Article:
The historic era of Covid-19 prevalence has delivered unprecedent tough stretches with a myriad of tribulations, among them j food insecurity. These are tough times full of limbo for many, whether in business or in employment. As has been witnessed, this pandemic has brought along an economic meltdown even as governments and allied players try to cushion their citizens against looming crises.
This underpinning notwithstanding, life has to soldier on and the need to survive is paramount. Kenya Climate Innovation Center (KCIC) in collaboration with Food and Agriculture Organization of the United Nations (FAO), Youth Enterprise Development Fund (YEDF), Ministry of ICT, Innovation and Youth Affairs and GIZ have in this regard launched the 47 Champions Awards. The 47 Champions awards offers a big hope for innovative change-makers in the agriculture sector.
The competition is looking for the best 47 youth agripreneurs (one champion per county) who will be selected and awarded during the National Finals. The nation-wide competition aims at promoting youth employment in the agricultural sector by fostering role models of youth in agripreneurs who are willing to work with and support other youth through knowledge-sharing, capacity building and mentorship. It has been made open for youth aged 18-35 years and can be applied online via kenyacic.org.
To combat the issue of food insecurity, this present generation ought to revisit the fundamental adage of agriculture being the back-bone of the economy. Succinctly speaking, in recent times agriculture has been relegated to being a suggestion that it is for the low-income earners in the country particularly the elderly generation in the rural areas. Most of these people, paradoxically, are only engaging in subsistence farming thus their power to provide agriculture sustainability are minimal. The 47 Champions Awards therefore comes in handy to encourage the younger generation to participate in innovative agricultural practices and to as well support their peers to do find agricultural cool.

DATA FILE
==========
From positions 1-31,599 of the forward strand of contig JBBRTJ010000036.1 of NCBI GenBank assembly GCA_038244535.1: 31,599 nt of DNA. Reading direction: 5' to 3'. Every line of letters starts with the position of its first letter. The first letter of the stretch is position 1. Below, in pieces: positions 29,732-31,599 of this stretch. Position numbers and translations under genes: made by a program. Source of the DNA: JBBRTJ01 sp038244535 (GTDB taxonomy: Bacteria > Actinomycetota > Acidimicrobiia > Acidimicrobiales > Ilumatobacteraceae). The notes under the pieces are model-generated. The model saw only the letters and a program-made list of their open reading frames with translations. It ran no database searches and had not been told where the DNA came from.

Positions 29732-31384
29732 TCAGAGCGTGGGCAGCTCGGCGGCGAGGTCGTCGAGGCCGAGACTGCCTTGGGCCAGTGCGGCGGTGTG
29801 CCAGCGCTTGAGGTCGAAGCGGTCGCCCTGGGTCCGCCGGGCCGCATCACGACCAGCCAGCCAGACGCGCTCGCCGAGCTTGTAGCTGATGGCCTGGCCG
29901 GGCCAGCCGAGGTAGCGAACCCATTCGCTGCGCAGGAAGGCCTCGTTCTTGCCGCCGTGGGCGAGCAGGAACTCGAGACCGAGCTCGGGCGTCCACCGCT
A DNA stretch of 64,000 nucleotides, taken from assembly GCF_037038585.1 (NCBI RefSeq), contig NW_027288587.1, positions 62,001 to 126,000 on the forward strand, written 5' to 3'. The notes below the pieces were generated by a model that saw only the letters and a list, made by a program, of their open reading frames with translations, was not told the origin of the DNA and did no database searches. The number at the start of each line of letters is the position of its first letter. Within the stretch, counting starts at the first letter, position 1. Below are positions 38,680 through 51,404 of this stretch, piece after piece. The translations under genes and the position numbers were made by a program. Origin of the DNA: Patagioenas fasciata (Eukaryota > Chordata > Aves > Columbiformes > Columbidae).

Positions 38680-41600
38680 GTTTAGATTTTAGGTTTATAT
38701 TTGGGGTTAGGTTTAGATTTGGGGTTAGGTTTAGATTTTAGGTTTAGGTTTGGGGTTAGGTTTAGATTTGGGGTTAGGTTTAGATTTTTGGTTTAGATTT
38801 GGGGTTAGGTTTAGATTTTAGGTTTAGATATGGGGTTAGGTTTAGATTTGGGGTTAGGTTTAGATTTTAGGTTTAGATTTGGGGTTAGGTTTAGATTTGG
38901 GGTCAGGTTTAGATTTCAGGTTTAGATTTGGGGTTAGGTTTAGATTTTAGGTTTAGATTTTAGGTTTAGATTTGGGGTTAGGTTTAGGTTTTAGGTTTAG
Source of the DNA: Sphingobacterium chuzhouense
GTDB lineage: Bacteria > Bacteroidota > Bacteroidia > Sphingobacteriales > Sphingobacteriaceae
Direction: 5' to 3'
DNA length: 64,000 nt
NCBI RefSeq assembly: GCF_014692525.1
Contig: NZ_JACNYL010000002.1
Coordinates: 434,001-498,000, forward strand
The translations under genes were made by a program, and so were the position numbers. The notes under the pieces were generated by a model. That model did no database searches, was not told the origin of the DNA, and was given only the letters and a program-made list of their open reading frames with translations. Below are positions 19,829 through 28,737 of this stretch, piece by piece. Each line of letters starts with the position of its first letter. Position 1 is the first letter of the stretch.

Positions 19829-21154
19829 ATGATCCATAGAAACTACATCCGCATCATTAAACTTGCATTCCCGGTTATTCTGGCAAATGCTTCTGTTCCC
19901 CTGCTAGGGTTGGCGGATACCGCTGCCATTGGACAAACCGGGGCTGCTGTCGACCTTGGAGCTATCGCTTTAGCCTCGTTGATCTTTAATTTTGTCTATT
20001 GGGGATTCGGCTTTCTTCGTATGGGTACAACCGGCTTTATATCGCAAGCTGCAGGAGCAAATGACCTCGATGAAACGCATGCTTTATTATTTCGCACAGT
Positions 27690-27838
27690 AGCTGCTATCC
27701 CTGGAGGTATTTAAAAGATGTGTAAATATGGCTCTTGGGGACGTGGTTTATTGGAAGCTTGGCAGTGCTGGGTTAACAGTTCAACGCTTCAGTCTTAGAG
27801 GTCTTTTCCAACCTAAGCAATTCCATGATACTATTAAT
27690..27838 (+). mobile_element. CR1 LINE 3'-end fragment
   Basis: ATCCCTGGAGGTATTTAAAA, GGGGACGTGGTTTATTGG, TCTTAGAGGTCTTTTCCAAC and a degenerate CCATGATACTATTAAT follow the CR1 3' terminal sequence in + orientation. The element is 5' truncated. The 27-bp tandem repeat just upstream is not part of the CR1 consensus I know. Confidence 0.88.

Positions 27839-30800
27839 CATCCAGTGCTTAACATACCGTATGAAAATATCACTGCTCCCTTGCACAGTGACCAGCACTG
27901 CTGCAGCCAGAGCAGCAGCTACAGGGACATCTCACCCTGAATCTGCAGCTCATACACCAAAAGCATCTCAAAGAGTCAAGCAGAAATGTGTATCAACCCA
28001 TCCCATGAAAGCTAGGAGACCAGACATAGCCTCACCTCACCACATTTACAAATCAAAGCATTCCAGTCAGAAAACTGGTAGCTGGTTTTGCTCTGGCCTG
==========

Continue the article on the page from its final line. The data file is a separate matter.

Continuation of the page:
The Coronavirus pandemic has proved the need to come up with a new dimension because millions of Kenyans now rely on agricultural yields for their survival. Being a devolved government function, citizens today have their focus on county governments to promote the sector by introducing modern agricultural technologies in farm inputs, nurturing of crops and animals to harvesting, value addition and consumption; In other words, from farm to fork. Winners (one winner per county) from this competition will qualify for study tours, opportunities to attend technical training and exhibitions of agricultural products, mentorship support and policy dialogues related to youth employment in agriculture.
To edify a resilient, food secure and sustainable future, Kenyans need to engage in sustainable agricultural practices. This means fulfilling the present needs for agricultural produce without compromising the capacity of the future to meet its demand for food. This also means more involvement by more people in agriculture, the art and science of crops and animals production, while at the same time taking care of the environment and focusing on continuous improvement. The 47 Champions Awards aims to see agriculture metamorphosizing from being a preserve of the elderly especially in the rural areas and instead adopting a holistic approach encompassing youth in all counties.